David (my husband) and I first made a New Year visit to one of the ancient yew trees in our area on 1st January 2000, and have continued this ritual in subsequent years. This year, due to stormy wind and rain on the 1st, our visit had to be on 2nd January when the sun has been shining.
I’m sharing this picture of an ancient tree because it can be helpful and hopeful to take a long view. This yew grows in the churchyard of the Parish Church of Saint Andrew in Kenn. The church’s history goes back into the twelfth century, but the tree itself is older, it is over 2000 years old.
This year I am using my role as an Ambassador for the Permaculture Association to tell people about the connections I see between permaculture and the work on rural reconstruction a century ago by the great Indian poet and polymath, Rabindranath Tagore. His world change philosophy drew on the Upanisads, Indian writings dating from between 1000 and 300BC. Tagore’s interest in Indian history, human evolution and anthropology gave him a long perspective on human society, and he realised that in the modern world ‘the living bonds of society are breaking up, and giving place to merely mechanical organization’. Tagore had an enduring faith in humanity. He realised that the social breakdown has to be temporary (a couple of hundred years), and then we will find our way back to living cooperatively in local communities, taking advantage of some useful modern inventions, but not for ‘the greed of profit’.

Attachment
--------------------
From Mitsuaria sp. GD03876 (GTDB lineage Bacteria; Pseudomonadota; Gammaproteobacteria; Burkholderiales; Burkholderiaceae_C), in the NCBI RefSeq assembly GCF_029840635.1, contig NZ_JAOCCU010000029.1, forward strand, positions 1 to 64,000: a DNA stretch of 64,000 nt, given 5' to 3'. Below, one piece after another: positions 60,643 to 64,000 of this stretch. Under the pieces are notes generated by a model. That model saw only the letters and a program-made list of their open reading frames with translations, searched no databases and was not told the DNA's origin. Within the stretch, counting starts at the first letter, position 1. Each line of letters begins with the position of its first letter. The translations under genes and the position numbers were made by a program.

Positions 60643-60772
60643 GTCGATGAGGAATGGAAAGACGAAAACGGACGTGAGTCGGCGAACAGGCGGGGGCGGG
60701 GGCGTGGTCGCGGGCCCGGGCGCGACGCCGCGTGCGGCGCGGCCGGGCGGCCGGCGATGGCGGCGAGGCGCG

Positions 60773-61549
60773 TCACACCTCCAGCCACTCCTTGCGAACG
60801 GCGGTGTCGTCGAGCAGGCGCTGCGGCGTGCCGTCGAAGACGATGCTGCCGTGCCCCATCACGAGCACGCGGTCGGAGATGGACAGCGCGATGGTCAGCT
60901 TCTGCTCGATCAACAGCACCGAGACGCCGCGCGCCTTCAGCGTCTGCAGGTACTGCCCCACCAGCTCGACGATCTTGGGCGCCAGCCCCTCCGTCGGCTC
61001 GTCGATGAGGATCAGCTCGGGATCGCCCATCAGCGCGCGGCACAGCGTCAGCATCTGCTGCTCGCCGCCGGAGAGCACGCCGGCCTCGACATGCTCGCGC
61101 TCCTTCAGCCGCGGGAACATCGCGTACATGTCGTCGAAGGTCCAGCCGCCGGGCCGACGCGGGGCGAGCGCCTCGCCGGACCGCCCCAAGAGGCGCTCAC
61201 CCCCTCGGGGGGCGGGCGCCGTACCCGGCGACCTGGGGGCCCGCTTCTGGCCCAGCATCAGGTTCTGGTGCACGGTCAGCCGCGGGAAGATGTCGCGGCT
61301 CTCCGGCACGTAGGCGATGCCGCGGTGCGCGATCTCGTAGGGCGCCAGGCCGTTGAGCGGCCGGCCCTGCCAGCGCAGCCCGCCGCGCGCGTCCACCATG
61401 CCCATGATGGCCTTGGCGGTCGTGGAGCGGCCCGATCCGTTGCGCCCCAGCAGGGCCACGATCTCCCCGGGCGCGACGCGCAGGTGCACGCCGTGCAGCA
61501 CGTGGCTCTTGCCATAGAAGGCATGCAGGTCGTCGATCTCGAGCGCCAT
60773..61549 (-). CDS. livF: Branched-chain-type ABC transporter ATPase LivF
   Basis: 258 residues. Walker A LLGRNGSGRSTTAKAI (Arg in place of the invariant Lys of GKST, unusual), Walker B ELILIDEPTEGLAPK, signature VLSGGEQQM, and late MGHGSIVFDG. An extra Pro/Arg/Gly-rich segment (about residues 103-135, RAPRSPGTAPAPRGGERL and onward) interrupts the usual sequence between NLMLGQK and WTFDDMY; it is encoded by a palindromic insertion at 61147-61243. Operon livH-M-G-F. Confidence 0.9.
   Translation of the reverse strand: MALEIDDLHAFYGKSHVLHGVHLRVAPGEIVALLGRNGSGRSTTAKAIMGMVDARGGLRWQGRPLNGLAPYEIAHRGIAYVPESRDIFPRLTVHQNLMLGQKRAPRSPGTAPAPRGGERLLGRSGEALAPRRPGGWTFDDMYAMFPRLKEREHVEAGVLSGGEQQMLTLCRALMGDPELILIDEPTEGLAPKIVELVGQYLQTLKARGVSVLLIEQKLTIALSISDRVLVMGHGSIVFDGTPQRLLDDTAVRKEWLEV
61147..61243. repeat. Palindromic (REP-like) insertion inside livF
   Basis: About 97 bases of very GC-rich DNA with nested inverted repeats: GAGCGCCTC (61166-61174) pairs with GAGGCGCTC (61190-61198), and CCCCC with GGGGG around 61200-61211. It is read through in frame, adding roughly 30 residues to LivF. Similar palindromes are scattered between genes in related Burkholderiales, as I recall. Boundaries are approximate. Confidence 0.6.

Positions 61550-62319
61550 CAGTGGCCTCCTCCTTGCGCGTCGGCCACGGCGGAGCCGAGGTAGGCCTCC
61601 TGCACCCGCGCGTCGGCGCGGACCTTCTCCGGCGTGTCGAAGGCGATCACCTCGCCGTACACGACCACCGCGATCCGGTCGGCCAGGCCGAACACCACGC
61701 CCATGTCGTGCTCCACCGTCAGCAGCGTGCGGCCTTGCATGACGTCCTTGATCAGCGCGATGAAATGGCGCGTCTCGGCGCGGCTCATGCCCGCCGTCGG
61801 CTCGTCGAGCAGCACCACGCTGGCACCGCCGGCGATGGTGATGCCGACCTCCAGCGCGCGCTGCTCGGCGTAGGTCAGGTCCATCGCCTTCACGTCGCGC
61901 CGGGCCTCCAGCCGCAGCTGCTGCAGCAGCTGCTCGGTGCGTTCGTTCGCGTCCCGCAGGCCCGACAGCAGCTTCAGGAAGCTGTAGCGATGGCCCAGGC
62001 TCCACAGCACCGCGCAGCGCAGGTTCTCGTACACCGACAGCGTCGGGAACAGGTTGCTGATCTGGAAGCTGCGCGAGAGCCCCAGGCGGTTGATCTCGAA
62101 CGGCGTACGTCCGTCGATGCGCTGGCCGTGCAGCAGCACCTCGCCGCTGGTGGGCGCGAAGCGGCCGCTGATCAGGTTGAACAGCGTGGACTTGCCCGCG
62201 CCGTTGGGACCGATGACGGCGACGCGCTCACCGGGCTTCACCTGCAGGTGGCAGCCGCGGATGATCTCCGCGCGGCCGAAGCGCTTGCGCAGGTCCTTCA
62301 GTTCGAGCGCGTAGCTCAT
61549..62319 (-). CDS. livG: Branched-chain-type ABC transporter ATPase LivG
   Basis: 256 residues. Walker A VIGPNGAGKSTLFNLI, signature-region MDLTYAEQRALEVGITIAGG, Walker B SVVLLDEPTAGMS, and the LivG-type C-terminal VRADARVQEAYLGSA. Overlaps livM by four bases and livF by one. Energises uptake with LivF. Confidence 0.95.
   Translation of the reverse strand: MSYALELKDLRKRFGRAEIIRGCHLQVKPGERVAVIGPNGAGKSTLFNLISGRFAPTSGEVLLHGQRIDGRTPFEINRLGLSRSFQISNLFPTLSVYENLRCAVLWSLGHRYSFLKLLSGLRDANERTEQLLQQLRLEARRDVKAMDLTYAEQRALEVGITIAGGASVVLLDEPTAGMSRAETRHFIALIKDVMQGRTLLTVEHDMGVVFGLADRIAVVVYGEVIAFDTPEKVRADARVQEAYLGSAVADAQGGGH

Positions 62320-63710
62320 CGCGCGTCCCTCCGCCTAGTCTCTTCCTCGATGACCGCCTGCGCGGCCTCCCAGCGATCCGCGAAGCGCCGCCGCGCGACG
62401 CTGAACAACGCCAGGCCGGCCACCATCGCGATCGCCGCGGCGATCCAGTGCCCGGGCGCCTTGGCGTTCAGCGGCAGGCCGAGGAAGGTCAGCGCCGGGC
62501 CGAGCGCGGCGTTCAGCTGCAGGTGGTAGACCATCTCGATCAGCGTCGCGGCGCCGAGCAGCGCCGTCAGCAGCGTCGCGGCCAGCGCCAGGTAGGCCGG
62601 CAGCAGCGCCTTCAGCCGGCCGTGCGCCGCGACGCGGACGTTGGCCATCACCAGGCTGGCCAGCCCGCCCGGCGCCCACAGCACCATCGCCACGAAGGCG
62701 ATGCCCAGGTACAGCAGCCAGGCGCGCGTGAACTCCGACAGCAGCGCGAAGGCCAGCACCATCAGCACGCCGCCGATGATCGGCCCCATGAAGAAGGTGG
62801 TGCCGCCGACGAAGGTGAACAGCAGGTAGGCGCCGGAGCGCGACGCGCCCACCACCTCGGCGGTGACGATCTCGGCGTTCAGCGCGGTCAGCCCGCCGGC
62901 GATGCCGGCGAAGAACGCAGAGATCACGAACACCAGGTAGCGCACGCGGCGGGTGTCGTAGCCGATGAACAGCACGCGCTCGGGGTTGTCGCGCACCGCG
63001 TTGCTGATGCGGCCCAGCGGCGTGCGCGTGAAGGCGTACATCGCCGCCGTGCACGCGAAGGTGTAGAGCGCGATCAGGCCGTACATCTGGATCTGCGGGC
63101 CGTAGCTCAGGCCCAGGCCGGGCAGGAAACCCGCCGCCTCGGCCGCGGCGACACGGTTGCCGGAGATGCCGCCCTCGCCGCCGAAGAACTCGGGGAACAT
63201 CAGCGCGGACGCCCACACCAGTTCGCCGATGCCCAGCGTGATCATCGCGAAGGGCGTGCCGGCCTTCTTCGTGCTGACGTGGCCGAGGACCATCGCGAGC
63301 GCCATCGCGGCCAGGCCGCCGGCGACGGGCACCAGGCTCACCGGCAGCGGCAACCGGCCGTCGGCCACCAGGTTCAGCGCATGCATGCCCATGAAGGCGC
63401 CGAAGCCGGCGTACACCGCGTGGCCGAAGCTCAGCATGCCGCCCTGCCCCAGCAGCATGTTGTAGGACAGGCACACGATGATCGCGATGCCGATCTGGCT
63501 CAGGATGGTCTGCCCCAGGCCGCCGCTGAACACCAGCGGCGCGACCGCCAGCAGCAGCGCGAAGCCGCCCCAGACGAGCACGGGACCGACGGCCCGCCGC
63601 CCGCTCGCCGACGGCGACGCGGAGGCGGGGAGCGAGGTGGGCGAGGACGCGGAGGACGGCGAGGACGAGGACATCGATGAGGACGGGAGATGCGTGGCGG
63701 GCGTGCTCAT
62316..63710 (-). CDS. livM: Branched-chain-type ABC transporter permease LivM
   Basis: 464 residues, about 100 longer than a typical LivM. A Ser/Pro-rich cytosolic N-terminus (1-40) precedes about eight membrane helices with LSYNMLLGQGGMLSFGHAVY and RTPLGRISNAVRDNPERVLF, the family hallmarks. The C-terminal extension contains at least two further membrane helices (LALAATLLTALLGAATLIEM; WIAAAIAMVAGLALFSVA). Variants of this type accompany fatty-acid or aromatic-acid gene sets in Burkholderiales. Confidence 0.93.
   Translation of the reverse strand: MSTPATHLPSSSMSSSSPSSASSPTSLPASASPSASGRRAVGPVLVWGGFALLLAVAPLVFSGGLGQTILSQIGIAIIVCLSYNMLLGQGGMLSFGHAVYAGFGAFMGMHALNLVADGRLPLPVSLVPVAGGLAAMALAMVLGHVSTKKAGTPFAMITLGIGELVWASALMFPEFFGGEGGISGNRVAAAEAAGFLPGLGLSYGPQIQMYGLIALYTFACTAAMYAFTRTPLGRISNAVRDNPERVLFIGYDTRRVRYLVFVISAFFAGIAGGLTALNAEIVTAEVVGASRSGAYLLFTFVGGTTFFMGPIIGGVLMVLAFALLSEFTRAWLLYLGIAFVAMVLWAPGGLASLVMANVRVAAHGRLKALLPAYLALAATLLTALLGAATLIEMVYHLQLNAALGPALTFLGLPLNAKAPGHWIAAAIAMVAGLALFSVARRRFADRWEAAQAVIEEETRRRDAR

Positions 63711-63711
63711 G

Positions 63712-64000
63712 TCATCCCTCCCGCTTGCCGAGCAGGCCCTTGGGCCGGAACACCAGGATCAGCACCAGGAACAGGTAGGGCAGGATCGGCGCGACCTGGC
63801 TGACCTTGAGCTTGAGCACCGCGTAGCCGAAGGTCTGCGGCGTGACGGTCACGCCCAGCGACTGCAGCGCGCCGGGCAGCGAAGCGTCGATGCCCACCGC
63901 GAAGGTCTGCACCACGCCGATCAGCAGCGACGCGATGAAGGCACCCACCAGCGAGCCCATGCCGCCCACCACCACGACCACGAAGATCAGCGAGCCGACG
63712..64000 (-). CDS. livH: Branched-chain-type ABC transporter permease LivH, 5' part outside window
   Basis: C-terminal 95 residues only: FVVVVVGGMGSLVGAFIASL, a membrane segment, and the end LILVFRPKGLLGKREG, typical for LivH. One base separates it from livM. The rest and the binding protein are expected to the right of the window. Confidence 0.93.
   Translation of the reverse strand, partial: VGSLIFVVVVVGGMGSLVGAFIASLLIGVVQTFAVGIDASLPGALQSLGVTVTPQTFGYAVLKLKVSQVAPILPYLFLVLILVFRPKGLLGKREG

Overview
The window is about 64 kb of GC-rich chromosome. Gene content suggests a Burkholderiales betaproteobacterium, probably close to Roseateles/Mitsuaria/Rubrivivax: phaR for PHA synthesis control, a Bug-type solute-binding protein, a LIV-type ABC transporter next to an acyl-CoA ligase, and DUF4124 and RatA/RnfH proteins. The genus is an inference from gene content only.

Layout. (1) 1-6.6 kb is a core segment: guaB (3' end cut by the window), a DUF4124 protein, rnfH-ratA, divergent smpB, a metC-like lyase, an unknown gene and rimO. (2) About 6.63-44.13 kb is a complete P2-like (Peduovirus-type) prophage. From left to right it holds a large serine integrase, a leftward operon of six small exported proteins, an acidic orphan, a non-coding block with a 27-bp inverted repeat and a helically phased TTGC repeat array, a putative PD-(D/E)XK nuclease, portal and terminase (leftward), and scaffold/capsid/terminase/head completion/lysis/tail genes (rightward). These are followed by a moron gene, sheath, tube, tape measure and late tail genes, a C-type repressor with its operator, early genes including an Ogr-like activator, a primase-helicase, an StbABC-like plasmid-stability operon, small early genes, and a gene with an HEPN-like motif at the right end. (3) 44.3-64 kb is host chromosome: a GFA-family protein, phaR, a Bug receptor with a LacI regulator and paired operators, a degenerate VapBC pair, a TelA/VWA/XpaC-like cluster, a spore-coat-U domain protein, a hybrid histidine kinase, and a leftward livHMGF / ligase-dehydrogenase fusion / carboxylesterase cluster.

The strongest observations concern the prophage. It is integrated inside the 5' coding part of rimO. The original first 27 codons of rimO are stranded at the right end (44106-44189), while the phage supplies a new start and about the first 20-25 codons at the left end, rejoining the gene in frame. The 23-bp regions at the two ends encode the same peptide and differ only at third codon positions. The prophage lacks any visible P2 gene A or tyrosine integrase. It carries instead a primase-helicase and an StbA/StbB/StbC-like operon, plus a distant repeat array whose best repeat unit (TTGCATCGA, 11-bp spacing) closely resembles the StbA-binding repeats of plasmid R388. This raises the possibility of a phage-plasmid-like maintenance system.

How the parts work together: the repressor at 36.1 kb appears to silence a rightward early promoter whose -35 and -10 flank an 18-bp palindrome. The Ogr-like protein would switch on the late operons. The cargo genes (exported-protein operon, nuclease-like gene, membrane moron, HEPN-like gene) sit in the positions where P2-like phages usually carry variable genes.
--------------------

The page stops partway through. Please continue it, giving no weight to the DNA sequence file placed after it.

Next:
Interesting things are happening at the Tagore Centre in London: http://www.tagorecentre.org.uk/2/post/2013/12/an-invitation-to-share-ideas.html
I am gradually adding texts by and about Tagore to a fixed page website: http://tagoreanworld.co.uk/